1920s >> 1928 >> no-292-december-1928

The Great Pre-War Prosperity!

One of the inevitable drawbacks of broadcasting is that you cannot answer back. It is inevitable, or rather unavoidable, for the reason that heckling or questioning from an audience, possibly of millions, presents obvious difficulties. Of course, the absence of this possibility should make no difference to a lecturer with any conscience or honesty, but to politicians, and on certain occasions —such as the General Strike—this feature is a god-send. Here is a theme for a valuable digression on why broadcasting is a Government monopoly. But not to labour a separate point and to get to the matter in hand, I was listening to Miss Sackville-West the other evening lecturing on “Modern English Poetry.” Very charming, very entertaining, but marred at the very outset by a slight inaccuracy. It is a pity when one sits down to be charmed, that one should get a half-brick in the ear for a start, but so it was. Miss Sackville-West asked us to commence what she called the Georgian period with 1900. She gave as her reasons for choosing that year as a starting point, “ the South African War is over, the world is at peace, we are surrounded by the large air of material prosperity.   .   .   .” Now that is where one gets the nasty jar. I happen to have been alive, and taking keen notice of my surroundings in the year 1900.

“ The large air of material prosperity.” I like that! One remembers it so well. Only twenty-eight years ago, and it comes back like a beautiful dream. Speaking from memory, according to a tract issued about that time, the average wage of the working class was about 25s. per week, and one worker in every three died either in the workhouse, hospital, or lunatic asylum. The twelve-hour day was normal in scores of industries. And the unemployed! There is a touchstone for the large air of material prosperity. Who that is old enough does not remember the shabby processions of half-desperate men chanting their grubby war-cry, “We want work”? For how many years were not all efforts to get what was called a living wage fobbed off with the plea that “things were always like this after a war”? According to the official figures for December, 1902, before the Insurance Acts had made greater accuracy possible, there were half a million men out of work. Among other disturbances, the Town Council of Croydon was stormed by the unemployed.

So that you see how a charming lecture on poetry can become the vehicle of a patent inaccuracy. Probably the hundreds of thousands of other listeners will have allowed the phrase to pass uninterruptedly in at one ear and out at the other, and little harm done, but it is worth retrieving from oblivion for several reasons. For one thing, it is interesting to note and dwell upon the fact that one has lived during a period to which the term “prosperity” is applied. Up till now, during my short lifetime, no one has ever discovered prosperity in the present tense. Years ago, or years ahead, yes ! To-day, never ! A case of jam yesterday, and jam to-morrow, but never jam to-day. At the moment, politicians call upon the unreflecting to consider the happy state of things “before the War,” and propose, if you favour them with your votes, to lead you “back to prosperity.” This happy phenomenon has the objectionable habit of disappearing as soon as you look at it. It is afflicted with a kind of polarity, which makes the people of England gaze longingly at the prosperity of America and the Colonies. And the colonists doubtless speak of the prosperity of the Old Country, whilst America is big enough to let the population on one side envy the prosperity they read about on the other.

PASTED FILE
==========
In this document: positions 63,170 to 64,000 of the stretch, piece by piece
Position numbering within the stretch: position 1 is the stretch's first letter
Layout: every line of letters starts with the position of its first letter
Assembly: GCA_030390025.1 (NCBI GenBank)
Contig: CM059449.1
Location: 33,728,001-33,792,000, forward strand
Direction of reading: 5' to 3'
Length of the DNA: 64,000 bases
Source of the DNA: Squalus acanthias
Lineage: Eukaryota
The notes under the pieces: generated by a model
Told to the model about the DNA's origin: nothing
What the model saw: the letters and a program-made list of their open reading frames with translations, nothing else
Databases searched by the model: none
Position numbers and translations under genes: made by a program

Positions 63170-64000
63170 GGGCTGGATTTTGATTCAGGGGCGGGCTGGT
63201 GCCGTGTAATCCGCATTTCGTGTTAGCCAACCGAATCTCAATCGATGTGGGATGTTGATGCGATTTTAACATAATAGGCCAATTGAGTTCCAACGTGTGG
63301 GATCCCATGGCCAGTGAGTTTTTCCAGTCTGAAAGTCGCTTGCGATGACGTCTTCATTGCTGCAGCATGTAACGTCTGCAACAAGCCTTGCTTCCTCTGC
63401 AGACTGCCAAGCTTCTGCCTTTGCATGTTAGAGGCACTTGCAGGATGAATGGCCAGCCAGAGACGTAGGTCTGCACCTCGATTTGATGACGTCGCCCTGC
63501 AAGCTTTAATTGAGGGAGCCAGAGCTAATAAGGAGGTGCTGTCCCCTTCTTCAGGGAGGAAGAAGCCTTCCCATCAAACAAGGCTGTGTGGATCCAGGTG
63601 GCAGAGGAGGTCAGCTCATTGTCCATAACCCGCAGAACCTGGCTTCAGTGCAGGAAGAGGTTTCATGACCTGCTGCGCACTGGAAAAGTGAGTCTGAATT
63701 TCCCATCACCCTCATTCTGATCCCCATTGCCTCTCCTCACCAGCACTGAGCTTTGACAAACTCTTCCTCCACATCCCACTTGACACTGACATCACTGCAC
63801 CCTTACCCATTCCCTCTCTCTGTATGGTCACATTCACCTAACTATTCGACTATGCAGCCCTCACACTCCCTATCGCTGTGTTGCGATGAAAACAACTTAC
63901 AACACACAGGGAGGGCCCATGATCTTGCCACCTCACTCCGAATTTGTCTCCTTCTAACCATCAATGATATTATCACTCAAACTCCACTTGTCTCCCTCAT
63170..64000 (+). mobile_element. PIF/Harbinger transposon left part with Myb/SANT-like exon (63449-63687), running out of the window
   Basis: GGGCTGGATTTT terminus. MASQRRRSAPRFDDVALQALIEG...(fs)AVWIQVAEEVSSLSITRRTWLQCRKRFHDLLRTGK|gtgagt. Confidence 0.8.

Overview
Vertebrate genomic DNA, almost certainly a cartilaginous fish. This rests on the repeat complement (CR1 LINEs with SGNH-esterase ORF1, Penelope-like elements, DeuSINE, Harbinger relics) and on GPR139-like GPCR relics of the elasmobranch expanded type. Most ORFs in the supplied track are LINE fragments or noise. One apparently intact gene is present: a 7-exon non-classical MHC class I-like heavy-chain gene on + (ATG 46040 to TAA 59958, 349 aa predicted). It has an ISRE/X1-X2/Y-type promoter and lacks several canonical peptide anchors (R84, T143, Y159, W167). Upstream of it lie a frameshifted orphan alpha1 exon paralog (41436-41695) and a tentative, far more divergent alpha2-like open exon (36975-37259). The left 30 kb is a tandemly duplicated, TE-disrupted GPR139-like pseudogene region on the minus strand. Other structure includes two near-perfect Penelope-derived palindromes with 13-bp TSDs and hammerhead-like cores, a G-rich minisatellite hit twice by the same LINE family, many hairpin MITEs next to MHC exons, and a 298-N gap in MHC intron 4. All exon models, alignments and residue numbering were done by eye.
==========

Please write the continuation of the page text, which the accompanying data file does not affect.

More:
There is a further reason why Miss Sackville-West’s gem of polished piffle should not sink unhonoured and unnoted into the pool of forgotten things. It indicates a certain definite attitude of mind the working class in general, and the unemployed in particular, would do well to note. To that view, the problem of worklessness is nearly related to worthlessness, and is a problem quite minor and marginal. The unemployed exist as a sort of untidy fringe on the outside edge of the working class, and are best fobbed off with doles and forgotten. In a word, they are normal. That is the view, and it is a dangerous one. The Daily News (July 24th) has already told the world “there are 200,000 mine workers definitely and irrecoverably surplus to the industry.” A writer in the Evening Standard of November 13th, A. A. B., speaking of present unemployment, made the following pregnant observations: “There were nearly a million unemployed in 1908, and the other two or three hundred thousand are accounted for by the women imported into the labour market since the War, and the miners. Allowing for the increase of population and the surplus colliers, the aggregate amount of unemployment is normal.”

There it is in a nut-shell. Unemployment. whether half a million in 1903, one million in 1908, or one and a half million in 1928, is normal, under Capitalism. In a few months’ time you will have an opportunity of voting for the continuance of Capitalism. Some of those who will appear before you will call themselves Tories or Unionists, others Liberals, and others again Labour men. Rest assured, all, if elected, will carry on Capitalism, with colossal unemployment as its normal condition. If you do not desire to continue to live under Capitalism you have but one single, simple alternative. You must read our pamphlet on Socialism, the cheapest piece of literature in existence, 48 pages for twopence. If you agree with it, you must join with us in the only party that is aiming at the abolition of Capitalism and the substitution of Socialism. In politics there are but two parties, and two only. The Capitalist Party, with Tory, Liberal or Labour labels, and the Socialist. Party, which needs no label.

W. T. Hopley